Paradise Papers

Disguising deals erodes the economy

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The Paradise Papers cast a long shadow of doubt on US President Donald Trump’s tax reform. Source: DPA, PR [M].

It’s a giant data leak of tens of thousands of pages showing how international corporations exploit every possible loophole to ensure no money is left for tax authorities to collect. Germany’s former finance minister, Wolfgang Schäuble, admonished the practice as an “outbreak of unfair competition.”

That was back in November 2014 when an international network of journalists exposed tax-saving schemes in Luxembourg in a scandal dubbed the Lux Leaks. Next were the Swiss Leaks, followed by the Panama Papers and now the Paradise Papers. The dimensions of these tax-saving schemes keep growing.

The newest treasure trove, the Paradise Papers, contains 13.4 million documents. The stories hidden within the papers, however, remained the same: Corporations store their profits in tax havens and millionaires and billionaires, including politicians, celebrities and oligarchs, use trusts to hide their assets, sometimes from tax authorities. Much of this is completely legal, but in the eyes of honest, tax-paying citizens and entrepreneurs, whose moral compasses point due north, these dealings are illegitimate.

In all these years of leaks, have any of the revelations, international conferences, government task forces and action plans spotlighting political indignation, prevented this sneaky conduct in tax havens around the world?

Admittedly, there has been some progress. For a long time Switzerland was a haven for illegal deposits by wealthy Germans and others. That business has largely been shut down as a result of US pressure. European Union member states pledged to disclose agreements made with international corporations, and routes for shunting corporate profits between EU member states will be closed. And the Organization for Economic Cooperation and Development (OECD) is developing a system that will automatically share tax data among 90 countries.

Some people consider any tax rate above zero to be too high.

But making progress is a hard slog. As the EU cracks down on complicated dumping methods, like the “Double Irish” or the “Dutch Sandwich”, law firms like Appleby, the firm whose documents comprise most of the Paradise Papers, are developing new concepts. Mr. Schäuble compared the situation to the Hydra, a Greek mythological serpent with many heads. Whenever one tax loophole is closed, offshore firms open two more somewhere else, he said in a report on the Paradise Papers.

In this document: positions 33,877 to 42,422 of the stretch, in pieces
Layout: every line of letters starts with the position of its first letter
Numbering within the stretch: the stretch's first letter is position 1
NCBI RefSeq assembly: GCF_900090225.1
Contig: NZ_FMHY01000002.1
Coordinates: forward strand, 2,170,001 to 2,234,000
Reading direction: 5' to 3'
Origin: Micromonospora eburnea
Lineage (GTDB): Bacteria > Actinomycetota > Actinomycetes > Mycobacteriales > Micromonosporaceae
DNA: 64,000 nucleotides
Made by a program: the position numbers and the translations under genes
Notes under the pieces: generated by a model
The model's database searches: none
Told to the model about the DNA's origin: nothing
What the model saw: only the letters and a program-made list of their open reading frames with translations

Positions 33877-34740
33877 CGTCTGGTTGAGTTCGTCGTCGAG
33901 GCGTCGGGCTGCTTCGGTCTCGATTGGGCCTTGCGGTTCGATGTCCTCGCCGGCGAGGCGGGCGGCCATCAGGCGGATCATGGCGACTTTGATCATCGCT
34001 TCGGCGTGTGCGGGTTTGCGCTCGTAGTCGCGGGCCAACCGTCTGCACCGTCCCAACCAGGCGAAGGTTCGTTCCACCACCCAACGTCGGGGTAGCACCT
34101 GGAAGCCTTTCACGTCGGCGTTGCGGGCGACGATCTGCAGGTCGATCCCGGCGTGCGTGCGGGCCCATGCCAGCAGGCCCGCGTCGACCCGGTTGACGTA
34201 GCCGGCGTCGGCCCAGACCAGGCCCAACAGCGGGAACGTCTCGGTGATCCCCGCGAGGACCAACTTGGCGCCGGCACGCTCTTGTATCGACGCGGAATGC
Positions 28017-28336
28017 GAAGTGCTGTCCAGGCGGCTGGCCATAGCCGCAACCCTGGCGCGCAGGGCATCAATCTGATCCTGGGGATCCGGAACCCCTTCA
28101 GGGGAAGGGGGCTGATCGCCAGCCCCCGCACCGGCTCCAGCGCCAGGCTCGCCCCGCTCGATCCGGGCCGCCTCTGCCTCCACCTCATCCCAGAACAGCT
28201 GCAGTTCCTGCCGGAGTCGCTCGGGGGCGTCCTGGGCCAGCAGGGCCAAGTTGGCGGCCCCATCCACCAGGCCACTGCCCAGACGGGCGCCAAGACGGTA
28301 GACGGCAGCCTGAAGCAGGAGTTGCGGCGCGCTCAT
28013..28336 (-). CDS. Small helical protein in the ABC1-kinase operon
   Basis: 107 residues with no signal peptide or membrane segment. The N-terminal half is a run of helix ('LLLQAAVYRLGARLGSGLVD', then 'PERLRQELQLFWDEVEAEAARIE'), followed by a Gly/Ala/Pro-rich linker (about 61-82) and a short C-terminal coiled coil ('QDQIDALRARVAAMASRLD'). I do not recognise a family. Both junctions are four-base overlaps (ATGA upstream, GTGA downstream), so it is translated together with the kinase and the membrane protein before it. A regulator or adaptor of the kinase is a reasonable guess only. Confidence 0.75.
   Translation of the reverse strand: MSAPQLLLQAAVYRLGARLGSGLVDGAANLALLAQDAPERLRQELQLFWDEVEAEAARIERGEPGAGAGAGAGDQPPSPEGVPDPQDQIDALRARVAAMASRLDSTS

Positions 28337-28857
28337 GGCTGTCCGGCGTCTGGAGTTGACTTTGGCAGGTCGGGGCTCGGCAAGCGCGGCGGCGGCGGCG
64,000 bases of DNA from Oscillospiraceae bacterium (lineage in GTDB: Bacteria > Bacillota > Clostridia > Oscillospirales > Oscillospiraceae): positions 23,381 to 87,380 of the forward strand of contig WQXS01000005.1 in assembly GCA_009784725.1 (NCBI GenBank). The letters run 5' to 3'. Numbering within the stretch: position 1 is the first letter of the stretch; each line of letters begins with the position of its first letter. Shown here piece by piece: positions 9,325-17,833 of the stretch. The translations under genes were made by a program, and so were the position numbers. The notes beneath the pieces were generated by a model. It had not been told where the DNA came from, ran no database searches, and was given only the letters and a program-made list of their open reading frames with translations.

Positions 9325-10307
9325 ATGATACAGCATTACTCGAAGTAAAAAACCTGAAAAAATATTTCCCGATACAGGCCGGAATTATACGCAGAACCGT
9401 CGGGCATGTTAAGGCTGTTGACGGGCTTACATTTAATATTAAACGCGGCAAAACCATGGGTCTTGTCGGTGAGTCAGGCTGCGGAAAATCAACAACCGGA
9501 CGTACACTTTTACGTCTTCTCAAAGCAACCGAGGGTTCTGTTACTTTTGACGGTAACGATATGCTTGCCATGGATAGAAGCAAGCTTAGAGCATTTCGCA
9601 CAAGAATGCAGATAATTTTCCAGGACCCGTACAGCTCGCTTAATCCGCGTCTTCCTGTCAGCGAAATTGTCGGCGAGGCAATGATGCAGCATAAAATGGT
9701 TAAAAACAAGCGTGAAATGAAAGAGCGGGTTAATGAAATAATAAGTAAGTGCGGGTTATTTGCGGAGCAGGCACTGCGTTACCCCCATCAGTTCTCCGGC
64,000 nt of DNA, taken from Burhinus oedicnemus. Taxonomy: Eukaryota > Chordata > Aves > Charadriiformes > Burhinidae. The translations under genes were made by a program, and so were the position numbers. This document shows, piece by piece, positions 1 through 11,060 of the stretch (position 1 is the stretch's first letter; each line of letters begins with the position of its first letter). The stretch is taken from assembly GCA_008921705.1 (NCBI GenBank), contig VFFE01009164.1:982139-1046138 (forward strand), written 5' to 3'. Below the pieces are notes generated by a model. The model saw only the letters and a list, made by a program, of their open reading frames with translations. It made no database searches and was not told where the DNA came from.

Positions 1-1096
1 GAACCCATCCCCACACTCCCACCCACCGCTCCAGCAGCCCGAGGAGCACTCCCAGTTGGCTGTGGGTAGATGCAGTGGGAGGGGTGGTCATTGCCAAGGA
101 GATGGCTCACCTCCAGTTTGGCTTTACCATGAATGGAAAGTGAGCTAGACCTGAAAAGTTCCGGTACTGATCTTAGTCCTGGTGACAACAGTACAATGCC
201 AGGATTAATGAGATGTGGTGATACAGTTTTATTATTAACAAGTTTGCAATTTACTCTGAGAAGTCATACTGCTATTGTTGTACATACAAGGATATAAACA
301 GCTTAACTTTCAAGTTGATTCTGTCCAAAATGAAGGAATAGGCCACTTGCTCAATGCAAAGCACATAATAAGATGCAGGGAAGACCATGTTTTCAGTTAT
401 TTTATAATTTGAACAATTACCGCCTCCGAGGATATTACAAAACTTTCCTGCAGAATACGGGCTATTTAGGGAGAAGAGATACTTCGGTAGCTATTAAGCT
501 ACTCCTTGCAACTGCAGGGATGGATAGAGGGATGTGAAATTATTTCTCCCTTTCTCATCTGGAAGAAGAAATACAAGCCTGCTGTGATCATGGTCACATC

This apparent futility is a direct result of national governments’ limited influence in global financial systems. It is easy for the government to catch a wealthy German carrying a suitcase full of money into Switzerland, especially after Swiss banks bowed under the weight of international pressure. But uncovering trust constructs in Caribbean tax havens is another can of worms. When it comes to corporate tax evasion, Ireland or the Netherlands for example, are more susceptible to pressure from EU counterparts than Panama is.

And while progress is certainly being made within Europe, tax evasion is a global issue. It is no coincidence that billionaires and corporations are prominently featured in the Paradise Papers. For someone wanting to smuggle €50,000 ($57,839) past tax authorities, creating a trust is not a worthwhile option. However, if they can invest sums in the triple-digit millions, it is. This reinforces the perception that economic and political elites want to disguise their business dealings and avoid paying taxes, and this behavior is detrimental to globalization.

As Germany’s upcoming government coalition tells citizens that it lacks the funds to alleviate workers’ tax burdens or to invest in dilapidated schools and bridges, a report about untaxed corporate profits is a hard pill to swallow. It makes it even harder when emails show that Apple, that technology bellwether, is searching for the best places to locate its headquarters so as to skirt taxes altogether. It becomes clear that this is no longer about healthy competition, and it casts a long shadow of doubt on US President Donald Trump’s tax reform. Mr. Trump hopes to persuade American companies to bring their billions in untaxed profits from tax havens to the US by offering lower tax rates.

But it seems that some people consider any tax rate above zero to be too high. These tax evaders not only undermine the economy and the system which makes their profits possible, but the very principle of globalization. And the particularly cruel irony is that many of the US president’s closest associates, who campaigned against globalization to secure his election victory, were themselves named in the Paradise Papers.

To reach the author: hildebrand@handelsblatt.com

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